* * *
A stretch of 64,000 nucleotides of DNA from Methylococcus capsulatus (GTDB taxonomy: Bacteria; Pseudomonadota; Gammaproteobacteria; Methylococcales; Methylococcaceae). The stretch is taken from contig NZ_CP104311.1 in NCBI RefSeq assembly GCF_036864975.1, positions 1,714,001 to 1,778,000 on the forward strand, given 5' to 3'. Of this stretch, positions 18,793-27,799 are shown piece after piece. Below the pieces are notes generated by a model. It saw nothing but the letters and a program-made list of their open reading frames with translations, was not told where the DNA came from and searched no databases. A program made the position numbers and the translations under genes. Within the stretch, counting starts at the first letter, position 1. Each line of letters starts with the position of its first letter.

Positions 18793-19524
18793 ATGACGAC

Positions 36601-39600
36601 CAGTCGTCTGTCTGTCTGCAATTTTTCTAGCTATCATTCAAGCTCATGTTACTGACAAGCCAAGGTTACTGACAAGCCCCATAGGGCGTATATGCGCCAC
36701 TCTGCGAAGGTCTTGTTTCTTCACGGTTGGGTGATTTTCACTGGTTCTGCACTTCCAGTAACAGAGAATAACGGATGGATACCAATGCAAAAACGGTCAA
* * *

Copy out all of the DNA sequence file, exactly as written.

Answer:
A stretch of 64,000 nucleotides of DNA from Methylococcus capsulatus (GTDB taxonomy: Bacteria; Pseudomonadota; Gammaproteobacteria; Methylococcales; Methylococcaceae). The stretch is taken from contig NZ_CP104311.1 in NCBI RefSeq assembly GCF_036864975.1, positions 1,714,001 to 1,778,000 on the forward strand, given 5' to 3'. Of this stretch, positions 18,793-27,799 are shown piece after piece. Below the pieces are notes generated by a model. It saw nothing but the letters and a program-made list of their open reading frames with translations, was not told where the DNA came from and searched no databases. A program made the position numbers and the translations under genes. Within the stretch, counting starts at the first letter, position 1. Each line of letters starts with the position of its first letter.

Positions 18793-19524
18793 ATGACGAC

Positions 36601-39600
36601 CAGTCGTCTGTCTGTCTGCAATTTTTCTAGCTATCATTCAAGCTCATGTTACTGACAAGCCAAGGTTACTGACAAGCCCCATAGGGCGTATATGCGCCAC
36701 TCTGCGAAGGTCTTGTTTCTTCACGGTTGGGTGATTTTCACTGGTTCTGCACTTCCAGTAACAGAGAATAACGGATGGATACCAATGCAAAAACGGTCAA